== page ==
Thursday, June 30, 2011

Anti Media Rant #2

Another media ‘expert’ on track and field. This one actually writes for an Oregon paper.

‘decline in relevance as a spectator sport (since the early 1990s)’ . Brilliant observation!! He’s basing his whole article on the well-known fact that TnF lost ground in the ‘90s. He does not cite the last 4-5 years and how much more exposure we’ve gotten.

“Difficult for the casual fan to follow…” ok, so pay attention!!!

‘It’s metric’; God forbid people actual learn what a meter is, and it’s easier to multiply by 10 than by 12, isn’t it?

‘Difficult to televise..too much happening at once…’ Are you kidding? The writer would rather sit through a 4 hr 1-0 baseball game with most of the time spent idling in between plays? The Prefontaine is an awesome meet because there is no wasted time for the spectators.

“The sport becomes numbers driven…a football game has a (more) definitive outcome…” Tell that to Khadevis, who lost an Olympic slot to Christian Smith by 0.06 seconds. Not a clear outcome? The writer  disparages the Hayward Crowd because they knew the significance of a high schooler running an 8:29 two mile.
And how can something be 'numbers driven' without a definitive outcome? I'm an engineer, and this one puzzles me.

“NCAA Prelims… treats the general public as an afterthought….the best athletes deliver throttled down performances to qualify with minimum efforts.” So, baseball/football/basketball players don’t do the same thing just prior to the playoffs so they can ‘save’ their best performances for when it counts most? They call them PRELIMS for a reason.

“…I tried to set up an interview with a local athlete…was told the athlete wasn’t doing interviews until after the championships.” More sour grapes; this sounds just like another writer who thinks the sport revolves around himself. Tough beans, Mr. Reporter, the athlete needs to keep his head on straight before the race. He’ll give you the world after the race, but leave him alone before. 

Let me make a suggestion; start a relationship with the athlete BEFORE you want something from them. Or do you show up only when there's something in it for you?

‘’…wouldn’t happen in the NFL with Media Day (reporters getting stiffed). Ok, Mr Reporter, pay T&F athletes what the NFL gets, and we’ll make sure they do your interview.

“Track and field is run by participants, for participants…a bubble of self-absorption."  Yes, it’s a sport that requires commitment and individual performance, with no one else to help you on Race Day. No, it might not a great spectator sport to the average guy sitting on his couch. if you’re not a fan. But a spectator who doesn’t know the sport doesn’t know what it feels like to negative split a race or to set a PR.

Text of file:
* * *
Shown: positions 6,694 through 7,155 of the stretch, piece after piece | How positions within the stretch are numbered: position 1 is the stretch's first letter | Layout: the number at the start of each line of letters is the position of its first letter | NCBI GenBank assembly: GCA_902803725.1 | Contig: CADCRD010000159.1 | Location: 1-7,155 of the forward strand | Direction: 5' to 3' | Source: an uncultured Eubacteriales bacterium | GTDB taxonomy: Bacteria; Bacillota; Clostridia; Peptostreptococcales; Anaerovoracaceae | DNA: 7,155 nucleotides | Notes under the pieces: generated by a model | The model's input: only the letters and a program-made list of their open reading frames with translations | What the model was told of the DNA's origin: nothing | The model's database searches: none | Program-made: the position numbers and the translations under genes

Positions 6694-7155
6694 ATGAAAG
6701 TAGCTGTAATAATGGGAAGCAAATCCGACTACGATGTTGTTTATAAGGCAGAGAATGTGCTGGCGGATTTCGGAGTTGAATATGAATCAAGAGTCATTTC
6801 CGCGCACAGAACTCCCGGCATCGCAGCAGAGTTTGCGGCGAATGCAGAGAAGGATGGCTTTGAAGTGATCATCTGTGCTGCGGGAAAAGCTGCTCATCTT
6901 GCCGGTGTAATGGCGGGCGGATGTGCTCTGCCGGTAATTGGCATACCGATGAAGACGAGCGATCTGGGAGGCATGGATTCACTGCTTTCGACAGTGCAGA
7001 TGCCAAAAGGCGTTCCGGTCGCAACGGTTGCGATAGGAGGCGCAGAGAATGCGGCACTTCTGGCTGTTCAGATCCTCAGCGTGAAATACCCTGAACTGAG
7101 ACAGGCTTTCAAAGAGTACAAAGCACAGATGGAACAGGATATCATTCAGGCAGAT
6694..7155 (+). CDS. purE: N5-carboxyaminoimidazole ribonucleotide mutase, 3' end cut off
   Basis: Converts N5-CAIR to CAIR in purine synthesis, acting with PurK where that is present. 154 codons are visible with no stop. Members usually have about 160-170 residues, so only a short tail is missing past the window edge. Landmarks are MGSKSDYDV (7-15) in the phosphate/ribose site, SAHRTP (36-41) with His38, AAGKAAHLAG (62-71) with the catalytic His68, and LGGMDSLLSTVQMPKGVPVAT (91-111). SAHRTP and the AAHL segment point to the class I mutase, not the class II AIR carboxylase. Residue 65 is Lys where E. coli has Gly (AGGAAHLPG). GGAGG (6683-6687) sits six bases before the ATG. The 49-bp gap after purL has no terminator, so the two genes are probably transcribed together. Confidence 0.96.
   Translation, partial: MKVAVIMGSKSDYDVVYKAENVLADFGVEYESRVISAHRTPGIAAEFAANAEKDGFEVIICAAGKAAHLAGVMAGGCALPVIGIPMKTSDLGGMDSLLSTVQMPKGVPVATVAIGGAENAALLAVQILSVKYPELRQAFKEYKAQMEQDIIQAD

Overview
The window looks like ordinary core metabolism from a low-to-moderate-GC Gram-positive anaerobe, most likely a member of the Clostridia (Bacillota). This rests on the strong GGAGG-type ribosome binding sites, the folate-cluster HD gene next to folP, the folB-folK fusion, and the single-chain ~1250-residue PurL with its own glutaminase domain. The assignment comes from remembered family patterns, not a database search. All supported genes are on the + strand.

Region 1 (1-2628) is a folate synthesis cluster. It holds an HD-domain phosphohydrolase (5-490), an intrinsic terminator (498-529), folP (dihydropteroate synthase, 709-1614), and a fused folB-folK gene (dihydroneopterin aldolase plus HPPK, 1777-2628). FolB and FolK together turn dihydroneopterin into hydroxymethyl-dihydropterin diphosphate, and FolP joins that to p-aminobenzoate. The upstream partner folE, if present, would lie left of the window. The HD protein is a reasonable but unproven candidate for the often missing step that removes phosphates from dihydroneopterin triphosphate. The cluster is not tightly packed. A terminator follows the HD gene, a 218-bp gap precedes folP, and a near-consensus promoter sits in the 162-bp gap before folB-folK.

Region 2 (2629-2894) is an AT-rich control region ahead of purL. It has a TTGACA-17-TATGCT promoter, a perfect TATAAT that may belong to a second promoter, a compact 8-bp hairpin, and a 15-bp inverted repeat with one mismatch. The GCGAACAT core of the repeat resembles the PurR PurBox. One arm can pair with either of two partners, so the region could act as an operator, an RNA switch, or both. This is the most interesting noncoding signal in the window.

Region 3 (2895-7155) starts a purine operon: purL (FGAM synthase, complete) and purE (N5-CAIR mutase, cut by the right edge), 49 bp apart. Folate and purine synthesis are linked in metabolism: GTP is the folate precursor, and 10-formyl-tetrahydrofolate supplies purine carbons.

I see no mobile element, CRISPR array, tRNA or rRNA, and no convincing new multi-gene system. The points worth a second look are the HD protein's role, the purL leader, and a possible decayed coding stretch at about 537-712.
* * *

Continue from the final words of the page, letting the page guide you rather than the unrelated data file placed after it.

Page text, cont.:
Athletes need to pick and choose their events. In T&F, you can't compete at a high level every week because the body doesn't work like that. In football and baseball, there is much downtime during competition in which to recovery. No rest to be had during a 3000m steeple.

I simply cannot stand ignorant people who think track should be more like other sports. It’s inherently different.

Monday, June 27, 2011

Homemade Energy Gel

It's not that I mind the store-bought stuff, but a buck and a half for one ounce?
And I like doing things myself. But I'm also lazy...

So I do a search and find an interesting recipe online:

1/4 c rice syrup
1/4 c malt syrup
2 oz honey or blackstrap molasses
2 oz agave nectar
1 tbs peanut butter (melted)

Mix 'em up and taste: awfully sweet. To counteract, add a small amount of coffee grounds and sea salt. Not bad. Then I put a little bit of soy milk or water to thin it out; otherwise, it flows like 40 weight oil.

Enough to fill a couple of flasks. I tried the recipe during my first tri of the year and rocked it, no stomach issues and plenty of late energy.

A few other recipes I found:

7 tbs honey
3/4 tbs blackstrap molasses
sea salt

2 parts rice syrup
1 part carob powder
sea salt

  • Salt (sodium) and blackstrap (potassium) will help electrolyte depletion
  • Agave nectar is among the best for long-term energy (low glycemic index)
  • Dates are good for quick energy, though they have some fiber. Will investigate further
  • You'll need to wash this potion down with water
Kinda fun to play around with this stuff. And it seems to work.

Sunday, June 26, 2011

A model student

The wife of my daughter's 1st grade teacher just happened to mention wanting to complete a triathlon, with no racing experience or any idea how to train.

Nick (grinning): "I'll write a comprehensive and customized training plan, and it will cost you exactly.....nothing."

Boy, I can sell 'em, can't I?